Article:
For years, Android enthusiasts begged Nokia to appease the masses with what they thought would be the perfect combination of the best software and hardware – its hardware running Google’s mobile operating system, Android.
Not everyone – including our own Michael Fisher – bought into the theoretical Nokia-made dream phone. But there is no denying it was an extremely popular concept.
Back in 2010, even I was guilty of suggesting a Nokia-made Android smartphone would solve all my personal gripes with smartphones. And I continued to preach the same story until Microsoft announced it would be acquiring Nokia’s Devices & Services business.
Then, out of nowhere, Nokia started teasing a familiar color of green in February, leading up to Mobile World Congress. At the mobile trade show in Barcelona, Nokia unveiled three handsets, the Nokia X, Nokia X+, and Nokia XL, all of which came running Android.
Of course, there was a pretty big catch – two catches to be exact.
One, these Android-powered Nokia X phones were comparatively low-end, meaning they weren’t anything like the Android smartphones we were hoping for from Nokia. Two, we must use the term “Android-powered” lightly. Although the software which the Nokia X phones run is, by definition, Android, the experience and interface are nowhere near the typical Android experience.
The software is heavily customized and strongly reminiscent of Windows Phone’s Modern UI. The home screens are made of large, square tiles, there are no widgets, and the application drawer doesn’t exist. Instead, it’s an alphabetical list which resides to the right of the home screen, just like in Windows Phone.
As far as hardware goes, the Nokia X was nothing to get excited over either. It came with a 4-inch WVGA LCD, 512MB RAM, 4GB storage, a 5-megapixel camera, and a Snapdragon S4 Play SoC with a 1GHz dual-core CPU and Adreno 203 GPU. Its battery was rated at 1,500mAh and it didn’t even come with a front-facing camera. And worst of all, while the phone shares a similar design language with other Nokia phones, it’s much more crude and … visibly low-end.
Just a few months later, though, Nokia started teasing more Android. Could it be the Nokia phone we’ve all be waiting for?
No. Turns out, it was the Nokia X2 – an arguably unnecessary update to the mere four-month-old Nokia X – just as some prior rumors had suggested. This time around, the screen was bumped to 4.3-inches, RAM was bumped to 1GB, it comes with a Snapdragon 200 SoC with an improved Adreno 302 SoC, and an 1,800mAh battery.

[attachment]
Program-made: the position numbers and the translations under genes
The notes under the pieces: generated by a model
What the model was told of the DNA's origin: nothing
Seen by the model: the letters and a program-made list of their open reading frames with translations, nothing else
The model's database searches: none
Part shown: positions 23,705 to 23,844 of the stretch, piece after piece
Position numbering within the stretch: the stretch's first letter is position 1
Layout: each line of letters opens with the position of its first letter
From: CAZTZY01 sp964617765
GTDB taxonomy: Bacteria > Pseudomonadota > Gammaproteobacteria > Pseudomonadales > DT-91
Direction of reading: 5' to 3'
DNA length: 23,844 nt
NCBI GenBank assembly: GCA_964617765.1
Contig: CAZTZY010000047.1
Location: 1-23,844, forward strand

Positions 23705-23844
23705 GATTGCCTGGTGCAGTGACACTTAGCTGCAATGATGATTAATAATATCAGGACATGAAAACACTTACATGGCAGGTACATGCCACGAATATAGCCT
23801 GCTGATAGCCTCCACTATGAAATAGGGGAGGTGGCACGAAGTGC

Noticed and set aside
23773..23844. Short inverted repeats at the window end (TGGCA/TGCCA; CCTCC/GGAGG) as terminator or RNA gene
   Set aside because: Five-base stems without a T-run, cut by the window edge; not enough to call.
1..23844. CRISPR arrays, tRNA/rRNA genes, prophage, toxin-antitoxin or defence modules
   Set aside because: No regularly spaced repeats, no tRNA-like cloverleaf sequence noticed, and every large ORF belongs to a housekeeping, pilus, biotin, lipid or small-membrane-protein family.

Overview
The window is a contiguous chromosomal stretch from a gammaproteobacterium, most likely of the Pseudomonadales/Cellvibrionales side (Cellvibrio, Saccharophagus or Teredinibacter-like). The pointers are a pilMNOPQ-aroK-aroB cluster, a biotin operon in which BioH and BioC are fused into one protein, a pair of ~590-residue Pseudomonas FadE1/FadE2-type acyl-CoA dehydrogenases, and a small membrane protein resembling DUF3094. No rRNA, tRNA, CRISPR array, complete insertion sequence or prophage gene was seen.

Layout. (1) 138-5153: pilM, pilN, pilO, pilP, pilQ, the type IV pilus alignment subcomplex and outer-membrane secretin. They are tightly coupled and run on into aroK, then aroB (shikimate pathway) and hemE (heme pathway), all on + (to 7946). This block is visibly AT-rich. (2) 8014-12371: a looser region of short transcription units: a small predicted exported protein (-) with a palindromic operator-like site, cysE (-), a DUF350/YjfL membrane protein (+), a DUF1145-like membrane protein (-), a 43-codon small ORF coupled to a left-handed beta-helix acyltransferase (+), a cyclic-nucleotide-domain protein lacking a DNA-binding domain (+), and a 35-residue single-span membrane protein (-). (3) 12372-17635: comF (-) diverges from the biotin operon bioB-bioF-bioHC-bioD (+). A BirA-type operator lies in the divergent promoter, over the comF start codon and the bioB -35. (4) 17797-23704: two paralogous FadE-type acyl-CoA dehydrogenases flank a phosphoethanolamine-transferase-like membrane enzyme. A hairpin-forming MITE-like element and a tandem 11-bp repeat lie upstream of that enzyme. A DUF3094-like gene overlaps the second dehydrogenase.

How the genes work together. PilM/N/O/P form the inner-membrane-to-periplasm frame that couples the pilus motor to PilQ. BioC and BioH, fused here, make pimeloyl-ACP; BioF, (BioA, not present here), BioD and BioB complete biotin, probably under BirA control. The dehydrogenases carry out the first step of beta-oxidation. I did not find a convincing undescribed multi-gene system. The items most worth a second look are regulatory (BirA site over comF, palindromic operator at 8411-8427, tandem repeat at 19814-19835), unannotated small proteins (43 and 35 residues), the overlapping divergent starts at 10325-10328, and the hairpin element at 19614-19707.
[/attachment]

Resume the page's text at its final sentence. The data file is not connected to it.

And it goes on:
The most notable upgrade with the X2 was software which we’re still not convinced of. It’s still part of a plan to infiltrate emerging markets, entice users to start using Microsoft services, and get them familiar with the Modern UI, while slowly building Microsoft market share, even if not through Windows Phone. Ideally, Microsoft will eventually flip a switch and swap Nokia X phones from Android to Windows Phone, or something of the sort, and try to get all its existing customers to switch to Windows Phone. Outside that, Nokia X makes no logical sense. A Trojan Horse-style move like that is the only reason we can fathom Microsoft hasn’t completely killed these Nokia-made Android smartphones yet.
That logic, however, begs one big question: will Nokia and Microsoft ever make a high-end Android smartphone?
Okay, I know what you’re thinking. No, that makes no sense, Taylor. You’re stupid.
Bear with me.
I’m not saying Microsoft would ever green light Nokia making a fully-fledged handset running stock Android or anything. Instead, maybe Nokia could make a Nokia X smartphone more along the lines of the Lumia Icon – a nice, big 1080p display, 2GB RAM, a nice camera, Qi wireless charging, NFC, and all the other things flagship smartphones have.
Why would Nokia do this and why would Microsoft ever be okay with it? So long as it’s running Nokia’s custom strain of Android (which undeniably looks like Windows Phone), why would Microsoft care? The experience on these so-called Android smartphones, just like the existing Nokia X smartphones, would be powered by Microsoft’s services – Live, Xbox Games, OneDrive, OneNote, Skype. They wouldn’t have access to Google services; therefore, the only way they would ever aid Google’s standing in the mobile realm is by Android market share, which is already far beyond that of Microsoft’s. It wouldn’t even matter in the end.
For the very same reason the existing Nokia X smartphones make sense, these high-end Nokia handsets could make sense, too. Maybe they wouldn’t appeal to as many people in emerging markets, but they could help provide the same backdoor service the Nokia X2 will provide in an emerging market in more established markets.
I can think of a few people who wouldn’t mind at least giving a high-end Nokia X phone a go – Nokia hardware, Google software (sort of), and a middle ground experience between Windows Phone and Android.
The upshot for people like me is the clever work of third-party developers who would ultimately hack stock Android on the hardware. Of course, this is exactly why Microsoft wouldn’t want to do it. But it would, at the very least, be making money off the hardware. So why should Microsoft even care?
It isn’t very likely any of this will ever happen. Then again, we all though Microsoft would pull the plug on Nokia’s seemingly crazy Android ventures. Here we are with the Nokia X2, after Nokia’s Devices & Services unit is officially under the Microsoft umbrella. Is it really as far fetched as we think?
What say you, ladies and gents? Will a true, high-end, Android-powered Nokia smartphone ever see the light of day? Or is that hope an empty one?